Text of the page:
Modern Family Matters

Get the Inside Scoop! Attorney Tips on How to Best Prepare for a Family Law Mediation

March 11, 2022 with Caryn Jones Season 1 Episode 48
Modern Family Matters
Get the Inside Scoop! Attorney Tips on How to Best Prepare for a Family Law Mediation
Show Notes Transcript

Join us as we sit down with attorney, Caryn Jones, to discuss how divorcing spouses can adequately prepare for mediation in order to reach agreements on issues that need resolution in order to finalize a divorce, such as child custody, parenting time, child support, spousal support and property division. In this interview, Caryn addresses the following:

•    What is Mediation?
 •    Is Mediation Legally Binding, Expensive, or Public?
 •    Do I Need a Lawyer, and How Do I Choose a Mediator?
 •    Is Mediation the Answer for Everybody?
 •    How Should I Prepare for Mediation, and What Documents/Information Will be Needed?
 •    How Can I Shift My Mindset from Winning to Working it Out?
 •    I Know That I Have Emotional Triggers – How Do I Prepare for That?
 •    On The Day of the Mediation, How Do I Act - What Do I Need to Make Sure I Do?
 •    …and much more! 

If you would like to speak with one of our family law attorneys, please call our office at (503) 227-0200, or visit our website at

Disclaimer: Nothing in this communication is intended to provide legal advice nor does it constitute a client-attorney relationship, therefore you should not interpret the contents as such.

Welcome to Modern Family Matters, a podcast devoted to exploring family law topics that matter most to you. Covering a wide range of legal, personal, and family law matters, with expert analysis from skilled attorneys and professional guests, we hope that our podcast provides answers, clarity, and guidance towards a better tomorrow for you and your family. Here's your host, Steve Altishin.

Steve Altishin  0:31  
Hi, everyone. I'm Steve Altishin, Director of Client partnerships here at Pacific Cascade Family Law. And today, I'm here with attorney Caryn Jones to talk about mediation in family law cases and how to prepare for them. So how're you doing, Caryn?

Caryn Jones  0:49  
I'm doing great, Steve this morning.

Steve Altishin  0:52  
So before we just jumped into this one, tell us a little bit about yourself. I know you have a history with mediation. 

Caryn Jones  0:59  
Sure. So my name is Caryn, as you said, I am an attorney. I've been an attorney in Oregon since 2009, and I additionally have gone through, oh gosh, probably 60 hours of basic mediation and advanced mediation training in family law. And so, I've done the "Woody Moston Mediation Training", if you don't know him, he is an amazing mediator who does a really great training. So, I everything I know I learned from Woody. And,  previous to coming to Pacific Cascade, I worked as a mediator and did family law mediations primarily with pro se parties or unrepresented parties.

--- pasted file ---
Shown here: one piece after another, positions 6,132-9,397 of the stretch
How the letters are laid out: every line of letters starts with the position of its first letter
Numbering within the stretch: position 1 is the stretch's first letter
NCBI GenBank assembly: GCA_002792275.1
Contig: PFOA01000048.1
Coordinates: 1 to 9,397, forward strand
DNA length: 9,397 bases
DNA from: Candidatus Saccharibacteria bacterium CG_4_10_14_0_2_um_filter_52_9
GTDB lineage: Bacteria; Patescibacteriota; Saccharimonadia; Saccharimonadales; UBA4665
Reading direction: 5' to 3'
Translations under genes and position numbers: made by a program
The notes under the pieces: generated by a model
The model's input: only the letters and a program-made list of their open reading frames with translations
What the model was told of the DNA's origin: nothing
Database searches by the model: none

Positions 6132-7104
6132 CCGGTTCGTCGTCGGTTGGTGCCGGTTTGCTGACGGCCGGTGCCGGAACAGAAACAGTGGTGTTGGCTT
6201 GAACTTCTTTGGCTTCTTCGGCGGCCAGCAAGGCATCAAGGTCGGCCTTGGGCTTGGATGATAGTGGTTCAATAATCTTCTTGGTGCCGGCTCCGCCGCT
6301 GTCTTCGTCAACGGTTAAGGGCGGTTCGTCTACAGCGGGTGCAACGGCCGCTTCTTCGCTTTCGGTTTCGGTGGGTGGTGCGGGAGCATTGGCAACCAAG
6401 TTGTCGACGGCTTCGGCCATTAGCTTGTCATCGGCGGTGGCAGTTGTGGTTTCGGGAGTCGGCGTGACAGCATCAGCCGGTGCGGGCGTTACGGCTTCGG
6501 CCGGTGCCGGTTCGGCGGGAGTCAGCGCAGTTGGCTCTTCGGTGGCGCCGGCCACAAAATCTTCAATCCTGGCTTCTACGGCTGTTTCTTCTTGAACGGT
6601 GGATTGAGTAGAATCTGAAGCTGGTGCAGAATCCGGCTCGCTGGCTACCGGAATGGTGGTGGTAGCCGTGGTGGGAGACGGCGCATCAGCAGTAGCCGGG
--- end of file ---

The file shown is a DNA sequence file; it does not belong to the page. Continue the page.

Steve Altishin  1:46  
Well, then, that's perfect. This is going to be great. So Karen, let's just start with a basic question. What is mediation?

Caryn Jones  1:56  
That's a very good question. So mediation is a process by which the parties come in and meet with a neutral third party whose job is to assist them in coming up with a mutually acceptable resolution. So the mediator is neutral, which means they're not giving either party legal advice. So that's a big difference from if each party is working with a lawyer or if one party's working with a lawyer and having things drafted and sent to the other party. In mediation, the mediator is neutral as to the results. And like I said, not giving advice to either party, so they can give information. So for example, when I'm a mediator, I can let the parties know what the court is looking at, just in general, when they're looking at custody and parenting time cases where I can give them information about how child support is calculated or spousal support factors, but I'm not advising either party. So that's the biggest difference.

Steve Altishin  3:01  
So, do mediations always end up in a settlement, but they are forced to settle?

Caryn Jones  3:07  
No. No one's forced to settle. And mediation, the entire mediation process is voluntary, with a little asterisk, because the court is going to require everyone to at least attempt some form of alternative dispute resolution like mediation. So, beyond just showing up and checking that box and letting the court know, "hey, we've appeared for mediation and given it a try," everything else is voluntary. So, if one party says I no longer want to participate, mediation is done. And its coming to a conclusion is also voluntary. So, if one party ends the mediation or you're not able to resolve everything, then you would proceed with your case through either court or through your attorneys continuing the negotiations.

Steve Altishin  3:53  
Got it. So, let's say we do come to an agreement. We sat there when we were in your office, we came to an agreement. Is that legally binding? Do we have to have to stick with it? 

Caryn Jones  4:05